Every year as my children grow, Gabe and I are trying really hard to be more intentional about the traditions we start with them. There were so many for me growing up that I really loved and carried with me, and now I get to pass those along to my little ones as well as start a few new ones.
Since today is the first day of Advent (which means ” coming”…cool right?), we decided to start a new tradition of giving the kids an advent box the night before. Since Advent gives us four whole weeks to prepare for Christmas, I wrote down a bunch of ideas to encourage them to have giving hearts this season and focus on the significance of the Christmas Story. It’s also an awesome opportunity to teach them about patience….waiting for something great. And while my four year old can barely wait a whole 60 seconds for me to give her snack when she requests it, a whole 4 weeks is not in her realm of understanding. I keep having to remind her that no, Christmas is not tomorrow morning. I totally get her in that regard. I don’t want to really wait either and I’d rather party and celebrate now and all four weeks rather than wait for the 12 days of Christmas, but I know I need this time. I really need this time to learn from the journey part. The part of the story where there is a lot of waiting and hoping and praying for the newborn king.
Here is what we put in the advent box:
Ornaments to decorate their little tree
Lights to string across the mantle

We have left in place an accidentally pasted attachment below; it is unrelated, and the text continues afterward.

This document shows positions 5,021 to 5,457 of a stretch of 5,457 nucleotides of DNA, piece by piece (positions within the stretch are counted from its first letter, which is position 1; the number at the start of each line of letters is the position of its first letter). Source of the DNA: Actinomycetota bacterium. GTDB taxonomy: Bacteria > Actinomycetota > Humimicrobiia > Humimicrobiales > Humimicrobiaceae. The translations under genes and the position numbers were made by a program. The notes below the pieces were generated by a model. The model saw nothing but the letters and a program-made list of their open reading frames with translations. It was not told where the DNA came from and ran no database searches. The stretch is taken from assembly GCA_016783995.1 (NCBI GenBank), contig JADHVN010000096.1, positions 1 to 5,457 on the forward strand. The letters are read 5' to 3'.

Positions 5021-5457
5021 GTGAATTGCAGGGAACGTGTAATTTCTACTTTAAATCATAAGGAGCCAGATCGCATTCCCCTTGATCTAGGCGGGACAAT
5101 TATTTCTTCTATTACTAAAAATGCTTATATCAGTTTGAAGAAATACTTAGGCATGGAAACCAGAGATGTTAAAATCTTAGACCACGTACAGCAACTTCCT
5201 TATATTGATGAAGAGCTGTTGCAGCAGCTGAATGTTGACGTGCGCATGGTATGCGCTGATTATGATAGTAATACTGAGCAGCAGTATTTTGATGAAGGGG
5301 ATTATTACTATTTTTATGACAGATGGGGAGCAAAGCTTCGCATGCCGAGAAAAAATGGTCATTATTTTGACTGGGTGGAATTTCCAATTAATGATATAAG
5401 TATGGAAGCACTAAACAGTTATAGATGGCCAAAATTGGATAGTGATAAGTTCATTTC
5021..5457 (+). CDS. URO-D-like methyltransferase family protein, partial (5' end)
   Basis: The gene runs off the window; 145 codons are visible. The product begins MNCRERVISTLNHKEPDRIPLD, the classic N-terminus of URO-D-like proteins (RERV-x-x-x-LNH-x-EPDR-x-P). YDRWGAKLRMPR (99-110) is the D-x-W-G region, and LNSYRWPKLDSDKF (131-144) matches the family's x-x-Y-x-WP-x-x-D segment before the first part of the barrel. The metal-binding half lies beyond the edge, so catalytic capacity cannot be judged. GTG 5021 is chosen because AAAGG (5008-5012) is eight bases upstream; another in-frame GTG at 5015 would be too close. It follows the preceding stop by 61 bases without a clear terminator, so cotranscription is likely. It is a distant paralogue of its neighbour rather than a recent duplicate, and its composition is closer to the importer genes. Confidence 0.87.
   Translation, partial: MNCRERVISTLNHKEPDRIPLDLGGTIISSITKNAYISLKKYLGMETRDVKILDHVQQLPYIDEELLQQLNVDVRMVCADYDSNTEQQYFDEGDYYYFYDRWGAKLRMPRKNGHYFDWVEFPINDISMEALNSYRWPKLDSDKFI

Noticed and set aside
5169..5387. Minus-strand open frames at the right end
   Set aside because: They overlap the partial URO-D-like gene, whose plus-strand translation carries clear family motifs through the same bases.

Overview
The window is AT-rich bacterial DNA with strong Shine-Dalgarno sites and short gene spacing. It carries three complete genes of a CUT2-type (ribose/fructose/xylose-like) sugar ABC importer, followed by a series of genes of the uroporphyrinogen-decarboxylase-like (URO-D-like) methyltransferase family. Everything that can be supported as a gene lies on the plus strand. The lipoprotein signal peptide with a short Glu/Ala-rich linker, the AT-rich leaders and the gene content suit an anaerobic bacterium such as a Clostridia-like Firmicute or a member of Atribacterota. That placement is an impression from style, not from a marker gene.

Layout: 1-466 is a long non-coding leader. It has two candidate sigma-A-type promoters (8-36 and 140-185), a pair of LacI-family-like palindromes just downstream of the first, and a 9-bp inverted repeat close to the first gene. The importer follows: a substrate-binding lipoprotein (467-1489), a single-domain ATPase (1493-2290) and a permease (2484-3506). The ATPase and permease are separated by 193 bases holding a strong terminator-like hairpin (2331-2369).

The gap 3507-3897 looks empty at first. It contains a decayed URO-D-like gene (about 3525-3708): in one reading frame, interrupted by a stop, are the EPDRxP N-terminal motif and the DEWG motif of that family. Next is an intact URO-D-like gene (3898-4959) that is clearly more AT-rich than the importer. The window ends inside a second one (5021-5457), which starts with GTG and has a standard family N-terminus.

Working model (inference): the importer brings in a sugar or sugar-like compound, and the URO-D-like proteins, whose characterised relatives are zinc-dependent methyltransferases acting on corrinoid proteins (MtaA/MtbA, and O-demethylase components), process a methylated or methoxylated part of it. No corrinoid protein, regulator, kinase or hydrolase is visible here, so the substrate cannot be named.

The Giving Manger
Unwrapping the Greatest Gift (One of the best ways to unfold the story of Christmas. We read this and light an advent candle each night. And here is the book I am reading.)
The Giving Manger comes with the wooden creche, baby Jesus, hay pieces, and a book. For every giving good deed that they do during advent, they get to put a piece of hay in the manger to keep baby Jesus warm. This is a tradition my own mother started when I was young so it holds a lot of nostalgia for me and I was so happy to find the set.
I wasn’t sure how they would respond since there was no sweets or toys involved, but to my surprise they were a few notches above amused and just one or two notches below ecstatic. I’d call it a win.
Here are the items I wrote down for them to choose to do each day:
- Write someone a Christmas card and put it in the mail.
- Make your brother or sister’s bed for them in the morning.
- Donate some coats to the homeless coat drive.
- Make baked goods to bring to our neighbors.
- Say Merry Christmas to someone you don’t know.
- Make some friends at the local nursing home.
- Hold the door open for a stranger when we are out and about.
- Bring somebody special a Christmas tree.
- Make something for the mailman to say thank you.
- Buy and wrap some toys to donate or give some of their own.
- Gather supplies for a Christmas meal to give to the food bank.
- Make a thoughtful gift for their teachers.
- Let someone go in line before them.
Any ideas to add to the list? We are all ears. Also, if you are of a different faith, what are your holiday traditions? I really enjoy hearing about them.
Happy Advent to those who celebrate and cheers the start of the most wonderful time of the year!